The preliminary alcohol screening device (PAS) is used by law enforcement when they pull vehicles over when they feel like somebody is borderline intoxicated. That's usually when I see it used. They can use it whenever they want, but they don't need to use the PAS device if somebody falls drunk.
They can bring them into the station in Los Angeles, and they can administer the Intoxilyzer 3000 alcohol test, where they blow into a tube. It registers. A little receipt spits out and is placed in the paperwork given to the prosecutor and the defense to show the person's blood-alcohol level.
But, if it's close and they end up arresting somebody and taking them in, and they blow like a .05, for example, that case is not likely to be filed by the prosecutor, so now they just wasted their time.
They may not even send that type of case to the prosecutors. So, they use that little preliminary alcohol screening device, which is a hand-held device that they carry around with them in the car. If somebody blows over the legal limit of that, the police feel confident to bring them into the station and let them blow into the machine.
Often, what I see happening is people get confused between the two and say at the police station, I already blew, I'm not blowing again, which is a mistake. They'll get you for a refusal for that. You can refuse that PAS device, which most people wouldn't know.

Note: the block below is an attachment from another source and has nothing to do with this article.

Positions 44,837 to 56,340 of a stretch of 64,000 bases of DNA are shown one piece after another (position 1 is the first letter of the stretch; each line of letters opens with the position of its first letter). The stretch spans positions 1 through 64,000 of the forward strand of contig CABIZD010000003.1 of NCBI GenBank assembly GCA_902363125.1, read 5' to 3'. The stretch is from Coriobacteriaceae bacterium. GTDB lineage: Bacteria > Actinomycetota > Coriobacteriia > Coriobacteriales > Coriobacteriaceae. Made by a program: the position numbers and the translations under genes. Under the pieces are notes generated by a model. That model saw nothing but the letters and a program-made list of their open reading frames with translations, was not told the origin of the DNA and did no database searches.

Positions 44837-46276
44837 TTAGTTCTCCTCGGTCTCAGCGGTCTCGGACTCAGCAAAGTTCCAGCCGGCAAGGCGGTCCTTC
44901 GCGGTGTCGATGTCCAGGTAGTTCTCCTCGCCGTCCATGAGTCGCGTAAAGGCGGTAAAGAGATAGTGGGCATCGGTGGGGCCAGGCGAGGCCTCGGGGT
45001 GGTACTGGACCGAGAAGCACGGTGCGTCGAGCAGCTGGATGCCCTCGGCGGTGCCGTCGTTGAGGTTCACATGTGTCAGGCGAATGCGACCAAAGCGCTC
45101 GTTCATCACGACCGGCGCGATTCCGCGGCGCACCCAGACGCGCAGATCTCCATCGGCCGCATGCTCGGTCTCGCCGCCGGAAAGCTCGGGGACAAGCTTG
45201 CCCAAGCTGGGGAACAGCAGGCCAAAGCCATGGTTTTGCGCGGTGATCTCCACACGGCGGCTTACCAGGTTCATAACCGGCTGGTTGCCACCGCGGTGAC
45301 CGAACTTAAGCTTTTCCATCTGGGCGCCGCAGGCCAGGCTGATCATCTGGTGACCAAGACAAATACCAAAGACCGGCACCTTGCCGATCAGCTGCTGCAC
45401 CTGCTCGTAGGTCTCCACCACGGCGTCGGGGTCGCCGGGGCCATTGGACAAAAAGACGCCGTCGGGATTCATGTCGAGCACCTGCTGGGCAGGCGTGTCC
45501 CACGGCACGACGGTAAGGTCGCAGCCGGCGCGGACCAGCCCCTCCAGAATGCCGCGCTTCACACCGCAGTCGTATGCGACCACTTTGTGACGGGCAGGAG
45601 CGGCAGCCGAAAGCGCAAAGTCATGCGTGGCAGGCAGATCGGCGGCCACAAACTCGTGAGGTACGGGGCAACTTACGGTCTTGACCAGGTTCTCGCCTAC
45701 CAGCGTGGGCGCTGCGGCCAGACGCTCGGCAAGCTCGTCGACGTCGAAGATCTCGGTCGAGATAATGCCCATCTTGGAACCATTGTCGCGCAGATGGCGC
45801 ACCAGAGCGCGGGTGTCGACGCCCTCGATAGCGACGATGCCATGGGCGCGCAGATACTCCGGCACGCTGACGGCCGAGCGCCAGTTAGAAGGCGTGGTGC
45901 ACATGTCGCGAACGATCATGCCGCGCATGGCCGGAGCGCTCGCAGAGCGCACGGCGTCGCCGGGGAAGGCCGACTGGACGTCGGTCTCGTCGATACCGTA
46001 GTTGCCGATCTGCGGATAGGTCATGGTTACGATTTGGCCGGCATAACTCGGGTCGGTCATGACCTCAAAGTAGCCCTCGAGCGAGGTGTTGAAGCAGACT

That PAS device is not the most accurate, and that's one of the ways to discredit it – the PAS device- which is their expert – the prosecutor's expert is going to have to admit it's not that accurate.
I've been doing this for twenty-five years, and there was a long time you couldn't even introduce the PAS result in a jury trial, for example, because it's so unreliable. Now, they've given it a little more room, but a long time, I'm seeing the PAS device is one thing, and the breath or blood result is an entirely different number.
That could be because time passes between the PAS device and then actually doing the test, but it could also be because the PAS device is not very accurate. You can get a defense expert to say that without question, and even the prosecutor's expert will have to admit there are issues with PAS devices.
PAS Improper Calibration
Another issue to attack and discredit a PAS device in a DUI in Los Angeles is to say that it wasn't appropriately calibrated. You have to make sure that things are working right, and the police don't always do that. If it's not working directly if it's taken out of service close in time to when the client has been pulled over for a DUI, you indeed argue that the machine wasn't working correctly, and therefore, that result is not accurate.
What ends up happening is, depending on what the PAS device is in comparison to whatever the blow is back at the station or whatever the blood is, you're going to see both the defense and the prosecution trying to use the PAS device by saying, the PAS device is much closer to the time of driving, so that's the accurate result.